Riding his bike early in the morning, Grant Terrell keeps his eyes low to the ground, looking for dark silhouettes lying still on the pavement. 

Overnight, birds blinded by light crash into buildings across campus and lie dead, ready for Terrell to collect them.

“They’re often these really pretty, exotic-looking, new tropical warblers,” Terrell said.

Terrell, a fifth-year in evolutionary ecology and history, is a curatorial assistant at Ohio State’s Tetrapod Collection, a museum for four-limbed vertebrates within the university’s Museum of Biological Diversity located at 1315 Kinnear Road.

The Tetrapod Collection holds tens of thousands of specimens, Terrell said. Preserved in an alcohol solution, amphibians and reptiles line rows of shelves. The skins, skulls and bones of mammals hang on the walls or are kept in metal cabinets. Small birds, such as thrushes and warblers, lie wing to wing, while storks, vultures and cassowaries fill entire shelves.

Some specimens — not kept in closed cabinets — must be covered in plastic because the roof and sprinkler system leak. Funding for a collection like this is tight, Tamaki Yuri, curator at the museum, said.

“We put in a lot of money to collect all these things and then preserve these things,” she said.

Most specimens are from Ohio and the Midwest, Yuri said. However, the collection has other species from North America and the world, such as the Carolina parakeet and the king penguin.

Bird skins were collected from Europe and Russia and bought by former University President Edward Orton during the 19th century, and several more specimens were collected on an expedition to Alaska, according to the collection’s website.

Some were collected during the Civil War, Terrell said.

“I’ve found eggs that were collected while the Titanic was sailing,” he said. “It’s really cool to have a tangible link to the past.”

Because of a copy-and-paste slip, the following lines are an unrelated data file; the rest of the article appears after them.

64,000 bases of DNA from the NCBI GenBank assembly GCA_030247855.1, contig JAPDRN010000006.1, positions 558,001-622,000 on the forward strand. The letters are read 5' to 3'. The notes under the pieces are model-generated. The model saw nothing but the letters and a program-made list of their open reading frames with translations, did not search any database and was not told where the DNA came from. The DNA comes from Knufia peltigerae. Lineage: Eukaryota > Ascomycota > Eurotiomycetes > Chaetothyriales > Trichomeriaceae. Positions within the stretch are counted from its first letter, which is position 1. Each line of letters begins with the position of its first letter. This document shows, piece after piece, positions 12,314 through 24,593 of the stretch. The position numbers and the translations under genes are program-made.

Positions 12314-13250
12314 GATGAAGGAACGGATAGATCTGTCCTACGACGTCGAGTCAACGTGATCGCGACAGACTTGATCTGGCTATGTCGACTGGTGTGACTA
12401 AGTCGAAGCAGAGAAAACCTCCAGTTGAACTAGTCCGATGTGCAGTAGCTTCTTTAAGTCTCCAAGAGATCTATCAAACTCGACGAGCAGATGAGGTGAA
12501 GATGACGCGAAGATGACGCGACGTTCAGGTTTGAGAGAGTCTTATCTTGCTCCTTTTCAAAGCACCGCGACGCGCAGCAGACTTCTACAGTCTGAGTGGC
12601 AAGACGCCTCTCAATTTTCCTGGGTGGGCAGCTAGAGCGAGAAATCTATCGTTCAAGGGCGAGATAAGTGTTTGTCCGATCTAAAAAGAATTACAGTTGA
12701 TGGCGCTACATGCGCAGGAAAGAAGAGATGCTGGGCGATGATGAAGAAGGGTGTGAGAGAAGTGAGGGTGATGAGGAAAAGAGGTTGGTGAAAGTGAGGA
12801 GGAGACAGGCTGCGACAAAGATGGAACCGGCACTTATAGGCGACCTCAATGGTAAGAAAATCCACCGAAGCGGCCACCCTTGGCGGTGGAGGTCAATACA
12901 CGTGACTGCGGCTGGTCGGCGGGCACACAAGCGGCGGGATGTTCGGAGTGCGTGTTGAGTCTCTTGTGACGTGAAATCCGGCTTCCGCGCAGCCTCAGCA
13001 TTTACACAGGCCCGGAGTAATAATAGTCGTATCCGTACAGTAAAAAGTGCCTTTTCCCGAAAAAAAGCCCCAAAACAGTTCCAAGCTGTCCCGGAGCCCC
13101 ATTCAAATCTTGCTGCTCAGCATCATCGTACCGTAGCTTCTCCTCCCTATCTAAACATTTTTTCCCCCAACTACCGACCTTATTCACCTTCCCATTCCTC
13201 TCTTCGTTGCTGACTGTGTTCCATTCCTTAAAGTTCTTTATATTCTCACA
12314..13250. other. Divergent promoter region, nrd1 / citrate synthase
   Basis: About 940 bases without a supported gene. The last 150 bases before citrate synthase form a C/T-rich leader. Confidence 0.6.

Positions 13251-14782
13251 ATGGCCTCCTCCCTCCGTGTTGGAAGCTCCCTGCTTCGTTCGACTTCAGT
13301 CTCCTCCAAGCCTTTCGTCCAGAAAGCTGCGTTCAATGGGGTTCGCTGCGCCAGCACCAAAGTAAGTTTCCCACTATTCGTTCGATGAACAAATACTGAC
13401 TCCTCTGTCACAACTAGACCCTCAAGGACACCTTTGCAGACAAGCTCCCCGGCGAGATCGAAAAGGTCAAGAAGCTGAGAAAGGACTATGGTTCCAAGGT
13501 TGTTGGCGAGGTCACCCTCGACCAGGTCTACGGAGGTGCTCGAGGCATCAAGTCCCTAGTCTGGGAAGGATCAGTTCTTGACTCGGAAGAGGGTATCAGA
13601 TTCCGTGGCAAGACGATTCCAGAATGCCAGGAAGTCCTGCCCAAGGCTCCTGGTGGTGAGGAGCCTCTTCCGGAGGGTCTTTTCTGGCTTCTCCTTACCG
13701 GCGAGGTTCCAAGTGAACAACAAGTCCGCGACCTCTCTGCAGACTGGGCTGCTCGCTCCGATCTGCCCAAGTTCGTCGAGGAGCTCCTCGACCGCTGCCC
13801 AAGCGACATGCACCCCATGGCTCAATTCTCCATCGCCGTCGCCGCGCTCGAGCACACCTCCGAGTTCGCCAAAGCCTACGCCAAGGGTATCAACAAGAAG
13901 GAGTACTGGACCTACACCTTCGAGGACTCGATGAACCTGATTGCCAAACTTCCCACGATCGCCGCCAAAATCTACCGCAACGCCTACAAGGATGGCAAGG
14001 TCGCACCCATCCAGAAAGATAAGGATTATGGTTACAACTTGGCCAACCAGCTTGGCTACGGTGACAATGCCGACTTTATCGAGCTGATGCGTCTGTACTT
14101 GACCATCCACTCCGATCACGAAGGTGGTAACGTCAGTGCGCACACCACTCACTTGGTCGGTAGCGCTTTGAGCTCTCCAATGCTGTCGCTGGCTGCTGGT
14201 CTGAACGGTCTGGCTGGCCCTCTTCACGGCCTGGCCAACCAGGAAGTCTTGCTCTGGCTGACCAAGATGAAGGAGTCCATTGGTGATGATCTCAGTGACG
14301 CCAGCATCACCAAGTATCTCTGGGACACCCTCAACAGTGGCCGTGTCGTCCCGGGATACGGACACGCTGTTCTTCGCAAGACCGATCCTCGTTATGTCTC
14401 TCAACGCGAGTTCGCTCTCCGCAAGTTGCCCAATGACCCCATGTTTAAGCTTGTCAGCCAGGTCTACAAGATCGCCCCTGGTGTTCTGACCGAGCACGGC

The oldest specimens in the collection are eggs from the mid-19th century, Yuri said. They were donated to the collection soon after the university was founded in 1870.

New specimens arrive almost weekly and tend to be roadkill or birds from building strikes, Yuri said.

In a preparation lab, Yuri and Terrell dissect specimens and replace internal organs and eyeballs with cotton. Then, they pin the specimens to styrofoam blocks to dry. It takes a few hours to prepare most specimens for the collection, Terrell said. 

“But the beaver, that’s the other end of the spectrum,” Terrell said. “That’s the first all-nighter that I’ve ever pulled at the museum. I started at noon and finished at eight the next morning.”

The beaver drowned when it was caught in a fishing net, he said.

“Which is really unfortunate because she was lactating,” Terrell said. “So that probably means there was a whole little beaver massacre.”

Details recorded at the time of dissection, like the beaver’s enlarged nipples and cause of death, along with location and date of collection, create a snapshot in time for researchers. They can use this data to determine the geographical range of a species or the stress a species faced, Yuri said.

Terrell said he began to keep plastic found in the throats and stomachs of the animals he processes to record how human activity affects the natural world.

“I want that to be part of the data we’re recording,” he said.

A natural science archive like this is never complete, Yuri said. It is important to continue collecting specimens and taking care of them for future research methods. Terrell said that when scientists collected specimens 100 years ago, they could not have imagined CT scans or DNA sequencing.

He added that the Tetrapod Collection is a library, and every specimen is a book offering a piece of knowledge. 

“By comparing the different books that you have in the archive together is when you get a lot of the value,” he said.

The collection documents habitat and population loss, Bryan Carstens, a professor in the evolution, ecology and organismal biology department, said.

“That’s the single most important reason to have collections like this,” he said.

Green-black spots of mold grow on the ventilation ducts above the collection. Yuri and Terrell have to wipe down the prep labs to prevent the fungi from spreading to the specimens.

“This isn’t a designated museum space; it’s an OSU warehouse,” Terrell said. “You can see the gigantic cracks in the wall.”

The collection turned to the public to raise money for their Roll It Out campaign in 2016. It raised $6,025 to buy cabinets that can be rolled out of the museum in the event of a fire or flood, according to their fundraising webpage.

But Yuri said it can be difficult to get funding from both university and national grants for historical projects.

“They’re looking for current research, not the potential for research,” she said. “The potential [for this collection] is a future accumulation of data.”